Sometimes we can get so invested in an idea that we fail to take a step back and see what we may be missing or doing wrong. It’s important to surround yourself with people who are willing to play devil’s advocate and provide concrete assessments on what isn’t working or could go south. A great way to do this is to release your content to students via a pre-sale or even a mini course.
Ultimately, it’s important to find someone who challenges your thinking and forces you to constantly ask questions. And always be receptive to this feedback. Putting ego aside is crucial in determining quick and simple ways to enhance your brand and make it more appealing to not just your audience, but also stakeholders who will take it to the next level.
4. Come up with an action plan
Start with small publicity wins
When learning how to be your own publicist, first commit to consistency. Do this by posting daily on Instagram, weekly to a video series on YouTube, or writing a monthly newsletter. Reach out to your favorite podcasters to appear as a guest or consider starting one yourself.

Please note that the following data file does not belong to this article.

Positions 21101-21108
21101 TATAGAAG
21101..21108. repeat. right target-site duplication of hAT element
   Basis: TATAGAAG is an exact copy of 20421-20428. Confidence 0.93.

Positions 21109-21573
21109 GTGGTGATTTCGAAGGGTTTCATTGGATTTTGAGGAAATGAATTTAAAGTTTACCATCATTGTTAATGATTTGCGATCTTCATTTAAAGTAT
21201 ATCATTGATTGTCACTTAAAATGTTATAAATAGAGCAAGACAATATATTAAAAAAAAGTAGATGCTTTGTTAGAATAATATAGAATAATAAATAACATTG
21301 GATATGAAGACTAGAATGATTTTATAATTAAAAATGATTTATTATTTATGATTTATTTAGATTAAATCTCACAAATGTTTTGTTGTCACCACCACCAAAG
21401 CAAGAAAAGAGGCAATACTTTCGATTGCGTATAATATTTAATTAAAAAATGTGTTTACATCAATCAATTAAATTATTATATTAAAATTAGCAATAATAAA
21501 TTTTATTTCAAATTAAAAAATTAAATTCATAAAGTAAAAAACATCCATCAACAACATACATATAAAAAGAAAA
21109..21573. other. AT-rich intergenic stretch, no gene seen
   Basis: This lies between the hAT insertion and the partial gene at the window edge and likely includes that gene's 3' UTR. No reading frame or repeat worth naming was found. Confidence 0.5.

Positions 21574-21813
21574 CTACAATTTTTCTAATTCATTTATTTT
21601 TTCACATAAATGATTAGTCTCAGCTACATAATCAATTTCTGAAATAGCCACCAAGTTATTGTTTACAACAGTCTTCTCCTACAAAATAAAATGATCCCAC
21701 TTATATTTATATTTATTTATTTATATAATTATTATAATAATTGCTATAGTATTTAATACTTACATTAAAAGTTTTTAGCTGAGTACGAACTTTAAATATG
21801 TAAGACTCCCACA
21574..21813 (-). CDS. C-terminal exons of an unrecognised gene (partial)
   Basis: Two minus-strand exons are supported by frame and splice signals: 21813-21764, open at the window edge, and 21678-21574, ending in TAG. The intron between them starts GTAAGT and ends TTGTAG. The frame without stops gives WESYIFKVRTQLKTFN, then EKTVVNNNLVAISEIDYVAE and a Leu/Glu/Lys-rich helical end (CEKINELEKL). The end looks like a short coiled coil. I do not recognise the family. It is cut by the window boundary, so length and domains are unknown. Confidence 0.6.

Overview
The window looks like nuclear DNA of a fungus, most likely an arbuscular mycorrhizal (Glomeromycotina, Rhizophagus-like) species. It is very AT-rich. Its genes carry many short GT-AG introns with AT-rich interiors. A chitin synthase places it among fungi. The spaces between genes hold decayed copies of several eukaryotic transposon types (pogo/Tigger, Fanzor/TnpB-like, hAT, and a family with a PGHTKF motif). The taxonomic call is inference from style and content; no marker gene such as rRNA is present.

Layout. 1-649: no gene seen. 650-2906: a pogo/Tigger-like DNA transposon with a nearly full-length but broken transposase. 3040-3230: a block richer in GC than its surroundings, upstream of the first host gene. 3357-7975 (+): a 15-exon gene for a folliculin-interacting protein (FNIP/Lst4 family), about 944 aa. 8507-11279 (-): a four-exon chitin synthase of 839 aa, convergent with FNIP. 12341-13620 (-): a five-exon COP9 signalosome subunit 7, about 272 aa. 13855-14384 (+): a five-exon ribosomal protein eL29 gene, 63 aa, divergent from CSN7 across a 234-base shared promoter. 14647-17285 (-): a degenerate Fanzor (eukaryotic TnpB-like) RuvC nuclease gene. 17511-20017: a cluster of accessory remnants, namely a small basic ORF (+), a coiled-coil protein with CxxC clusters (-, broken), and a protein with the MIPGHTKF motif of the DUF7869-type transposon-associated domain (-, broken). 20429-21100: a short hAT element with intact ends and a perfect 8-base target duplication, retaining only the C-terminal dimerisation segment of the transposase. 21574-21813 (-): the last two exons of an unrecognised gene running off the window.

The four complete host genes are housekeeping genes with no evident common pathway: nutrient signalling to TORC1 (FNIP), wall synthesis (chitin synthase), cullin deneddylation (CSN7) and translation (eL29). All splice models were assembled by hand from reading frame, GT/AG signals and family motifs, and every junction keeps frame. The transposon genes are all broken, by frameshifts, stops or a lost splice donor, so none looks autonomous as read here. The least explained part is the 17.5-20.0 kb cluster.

Do anything to give you or your product a voice and, most importantly, a creative outlet. This is a great way to test whether or not what you’re doing is resonating. If people are not engaging in some way, it may be time to go back to the drawing board and rethink the direction you want to take before devoting more time and energy into launching a full-blown course.
But always dream big
Keep an eye on the prize. Big dreams are what motivate us to keep going each and every day, no matter how grand or over-the-top they may be. If your goal is to book yourself on the Today Show or get your product in the hands of Oprah Winfrey, never lose focus and channel these objectives into the enthusiasm you need for promotion.
This fervor is tangible and contagious. If you’ve done everything you can to launch your course, build your brand successfully, and are excited about the future, chances are likely that everyone around you will also be excited.
5. Be 100% prepared
Put together a killer resume. And, we don’t necessarily mean your actual resume. Rather, this can mean promoting yourself properly within your “About me” portion of your online course or website page. Or even asking students or customers for feedback for testimonies.
If you have a website that hosts all of your necessary information, like broadcast clips for on-air opportunities or glowing reviews for a product or service, you can easily sync that up to your Teachable homepage.